However, one caveat for this fledging forum is the need for the highest quality work product and substance in the petition.  The 3 Es for the success of post grant proceedings are Evidence, Experts and Excellence in legal representation.  An Inter Partes Review is twice as likely to be rejected on filing as its predecessor proceeding, the Inter Partes Reexamination.  This is likely due to the need to present substantively the strongest case within very strict page limitations and before sophisticated jurists on the PTAB.  These proceedings are about substance, and the patent practitioner before the PTAB needs to use the highest quality tools in evidence and experts.

What does this mean for the overall battle zone?   The notion of fee shifting generally occurs later in the litigation when the court evaluates bad conduct.  With the timing of one year from filing of patent litigation as a limitation for IPRs and CBMs and the potential of stays, these petitions will be filed early.   An early petition means a patent owner will incur greater costs up front than traditionally incurred.  It is not a surprise therefore that patent owners see the post grant proceedings as an attack on their patent rights.  One indication of this is the notion of multiple IPR/CBM filings, including one where a third party files the exact same petition. It is interesting to reflect upon however, the general impetus for filing these proceedings being an attack by the patent owner against a potential infringer.

Where could this all go?  Defendants now have a significant weapon in their stockpile in IPRs and CBMs. They are not without cost, however.  The decision upon receipt of a complaint rests on the value of spending up front funds, likely more than the extortion settlement amount in many cases, thus making the best defense a strong offense.  This is especially true for IPRs and CBMs where the parties may settle thus ending the proceeding.   Now the patent owner is facing financial and patent asset risk, and potentially with a stay the delay in any relief in district court.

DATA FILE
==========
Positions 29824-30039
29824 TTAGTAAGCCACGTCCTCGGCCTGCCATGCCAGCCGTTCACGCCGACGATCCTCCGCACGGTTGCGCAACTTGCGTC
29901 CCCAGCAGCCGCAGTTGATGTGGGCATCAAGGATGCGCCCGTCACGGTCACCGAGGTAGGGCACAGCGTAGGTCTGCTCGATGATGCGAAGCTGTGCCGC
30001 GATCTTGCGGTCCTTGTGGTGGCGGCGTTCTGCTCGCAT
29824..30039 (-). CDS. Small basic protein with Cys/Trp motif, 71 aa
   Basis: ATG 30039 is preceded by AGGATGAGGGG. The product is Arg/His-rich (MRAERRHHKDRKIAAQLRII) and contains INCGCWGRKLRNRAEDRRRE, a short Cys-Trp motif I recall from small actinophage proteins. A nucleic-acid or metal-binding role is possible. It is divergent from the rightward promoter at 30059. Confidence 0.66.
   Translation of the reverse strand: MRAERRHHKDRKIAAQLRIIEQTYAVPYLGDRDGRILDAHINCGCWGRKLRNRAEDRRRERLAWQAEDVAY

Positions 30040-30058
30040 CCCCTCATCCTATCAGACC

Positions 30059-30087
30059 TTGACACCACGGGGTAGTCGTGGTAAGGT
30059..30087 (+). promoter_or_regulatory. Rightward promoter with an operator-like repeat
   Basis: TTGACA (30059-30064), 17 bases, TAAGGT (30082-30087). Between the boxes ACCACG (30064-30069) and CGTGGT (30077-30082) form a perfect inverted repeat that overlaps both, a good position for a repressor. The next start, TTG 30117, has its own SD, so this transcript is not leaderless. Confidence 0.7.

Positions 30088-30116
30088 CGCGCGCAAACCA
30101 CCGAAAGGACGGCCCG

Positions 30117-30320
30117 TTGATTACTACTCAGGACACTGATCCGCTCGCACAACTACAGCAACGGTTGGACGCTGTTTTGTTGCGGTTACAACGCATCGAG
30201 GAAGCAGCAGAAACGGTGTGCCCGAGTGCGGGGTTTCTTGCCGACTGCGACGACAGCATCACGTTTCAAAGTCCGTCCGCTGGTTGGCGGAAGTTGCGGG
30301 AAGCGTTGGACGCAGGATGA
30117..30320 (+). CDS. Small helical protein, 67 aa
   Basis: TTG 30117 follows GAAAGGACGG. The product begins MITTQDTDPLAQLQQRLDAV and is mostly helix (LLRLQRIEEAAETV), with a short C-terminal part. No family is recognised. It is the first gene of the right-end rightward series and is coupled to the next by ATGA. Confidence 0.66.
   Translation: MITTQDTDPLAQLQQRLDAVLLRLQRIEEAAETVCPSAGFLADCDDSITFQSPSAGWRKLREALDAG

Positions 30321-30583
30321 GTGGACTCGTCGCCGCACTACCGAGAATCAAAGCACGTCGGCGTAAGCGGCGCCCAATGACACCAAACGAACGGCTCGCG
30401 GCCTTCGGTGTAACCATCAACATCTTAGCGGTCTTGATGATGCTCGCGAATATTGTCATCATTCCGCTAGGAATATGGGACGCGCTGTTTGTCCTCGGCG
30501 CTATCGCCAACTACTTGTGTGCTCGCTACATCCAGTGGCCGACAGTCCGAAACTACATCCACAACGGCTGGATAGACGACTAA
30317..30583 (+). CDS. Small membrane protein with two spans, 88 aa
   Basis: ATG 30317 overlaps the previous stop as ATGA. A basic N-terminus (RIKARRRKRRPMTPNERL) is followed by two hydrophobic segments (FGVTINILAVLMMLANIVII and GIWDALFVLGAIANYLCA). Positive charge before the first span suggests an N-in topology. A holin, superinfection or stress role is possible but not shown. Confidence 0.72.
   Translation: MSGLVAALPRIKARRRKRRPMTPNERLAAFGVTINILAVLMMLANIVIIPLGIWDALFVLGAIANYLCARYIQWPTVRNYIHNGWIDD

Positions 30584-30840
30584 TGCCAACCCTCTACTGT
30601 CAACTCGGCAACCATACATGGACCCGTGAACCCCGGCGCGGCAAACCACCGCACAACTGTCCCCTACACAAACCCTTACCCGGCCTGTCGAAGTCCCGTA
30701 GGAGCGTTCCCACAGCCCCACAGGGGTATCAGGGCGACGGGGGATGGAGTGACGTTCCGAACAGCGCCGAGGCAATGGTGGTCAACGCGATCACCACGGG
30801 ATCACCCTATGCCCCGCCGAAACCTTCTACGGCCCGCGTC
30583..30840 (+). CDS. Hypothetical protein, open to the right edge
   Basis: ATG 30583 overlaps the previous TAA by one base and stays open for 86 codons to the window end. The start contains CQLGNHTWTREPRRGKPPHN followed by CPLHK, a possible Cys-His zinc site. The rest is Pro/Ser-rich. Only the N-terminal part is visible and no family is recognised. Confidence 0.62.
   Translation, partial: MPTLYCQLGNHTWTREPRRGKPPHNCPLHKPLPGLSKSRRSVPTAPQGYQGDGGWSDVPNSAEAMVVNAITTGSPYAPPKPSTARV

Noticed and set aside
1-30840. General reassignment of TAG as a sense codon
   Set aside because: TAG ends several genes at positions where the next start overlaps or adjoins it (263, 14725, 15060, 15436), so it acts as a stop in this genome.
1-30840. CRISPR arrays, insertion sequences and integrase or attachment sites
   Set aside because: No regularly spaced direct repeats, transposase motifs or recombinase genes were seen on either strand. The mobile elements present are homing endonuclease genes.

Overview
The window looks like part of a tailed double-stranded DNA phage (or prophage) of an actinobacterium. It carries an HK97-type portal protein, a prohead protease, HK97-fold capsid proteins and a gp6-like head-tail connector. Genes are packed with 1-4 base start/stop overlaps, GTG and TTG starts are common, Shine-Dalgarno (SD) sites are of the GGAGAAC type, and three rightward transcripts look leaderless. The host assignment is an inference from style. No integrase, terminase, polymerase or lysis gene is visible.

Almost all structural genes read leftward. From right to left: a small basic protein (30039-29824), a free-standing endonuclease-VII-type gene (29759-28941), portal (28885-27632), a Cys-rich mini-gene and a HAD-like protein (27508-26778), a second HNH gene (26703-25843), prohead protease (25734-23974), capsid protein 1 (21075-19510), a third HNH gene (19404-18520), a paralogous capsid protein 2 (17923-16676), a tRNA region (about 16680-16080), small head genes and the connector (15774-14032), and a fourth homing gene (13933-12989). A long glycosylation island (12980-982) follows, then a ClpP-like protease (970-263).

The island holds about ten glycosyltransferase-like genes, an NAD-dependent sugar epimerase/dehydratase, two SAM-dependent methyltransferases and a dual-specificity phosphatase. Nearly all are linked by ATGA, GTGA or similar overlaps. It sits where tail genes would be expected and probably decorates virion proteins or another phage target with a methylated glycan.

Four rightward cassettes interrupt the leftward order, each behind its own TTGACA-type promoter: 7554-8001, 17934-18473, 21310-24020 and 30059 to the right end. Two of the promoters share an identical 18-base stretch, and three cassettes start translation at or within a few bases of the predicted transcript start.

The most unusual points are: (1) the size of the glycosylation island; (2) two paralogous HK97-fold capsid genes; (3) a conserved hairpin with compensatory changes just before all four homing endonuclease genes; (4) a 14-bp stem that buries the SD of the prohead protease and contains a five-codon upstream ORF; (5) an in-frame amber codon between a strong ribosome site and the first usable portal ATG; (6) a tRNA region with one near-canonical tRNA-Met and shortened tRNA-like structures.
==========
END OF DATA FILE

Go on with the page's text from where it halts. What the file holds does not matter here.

For the strong and upright stakeholders in the industry, there is a strong point of commonality in looking at the quality of patents the PTO issues in the first place, thereby obviating the need for these post grant trials.   Patent applicants have a role in the quality of their filings.  They can be sure to search the prior art comprehensively and provide the PTO with the best evidence to determine the patent rights correctly in the first place.

It is clear that better conduct by all stakeholders during the patent lifecycle contributes to reducing the likelihood of poor quality patents and related conflict. This is important because what is really at stake is the quality of the U.S. patent system.  The AIA is about patent quality.  Ensuring our patent system produces and maintains the highest quality patents in which all stakeholders have an interest.  Now the USPTO has a targeted forum to assist while Congress, the FTC, the judiciary and the White House march on.

 


[i] Brian T. Yeh, An Overview of the “Patent Trolls” Debate, Congressional Research Service, www.fas.org/sgp/crs/misc/R42668.pdf 

[ii] Highmark v. Allcare Health Management Systems and Octane Fitness v. Icon Health and Fitness …

[iii] “Google, NetApp Sidestep Courts to Combat Patent Claims,” Susan Decker, Oct. 14, 2013, http://www.bloomberg.com/news/2013-10-14/google-to-netapp-sidestep-courts-to-combat-patent-claims.html

[iv] “Patent Trial and Appeal Board Update,” Patent Public Advisory Committee Meeting, James Donald Smith, Chief Administrative Patent Judge, PTAB, Aug. 15, 2013, slide 19, the data presented is based on FY 2012 data used for District Courts, PTAB data is Sept. 2012 to June 2013.

[v] PTO statistics, as of 10/17/2013.

The Author

Cheryl Milone

Cheryl Milone

Warning & Disclaimer: The pages, articles and comments on IPWatchdog.com do not constitute legal advice, nor do they create any attorney-client relationship. The articles published express the personal opinion and views of the author and should not be attributed to the author’s employer, clients or the sponsors of IPWatchdog.com. Read more.

Discuss this

There are currently 1 Comment comments.

  1. Ron Hilton December 2, 2013 10:24 am

    I have long advocated for a tiered patent system or at least a right to sue for infringement based upon a crowd-sourced prior art search (e.g. P2P, AOP). Although it would add a significant cost (low 5 figures?) to making a patent enforceable, based on the estimates in this post it would be much less costly than PGR (and much much less costly than fee-shifting litigation), and would actually contribute meaningfully to improved patent quality. In exchange for submitting to the crowd-sourced search, the patent owner should be granted immunity from up-front or mandatory fee-shifting of the sort being proposed in the ill-advised Goodlatte bill.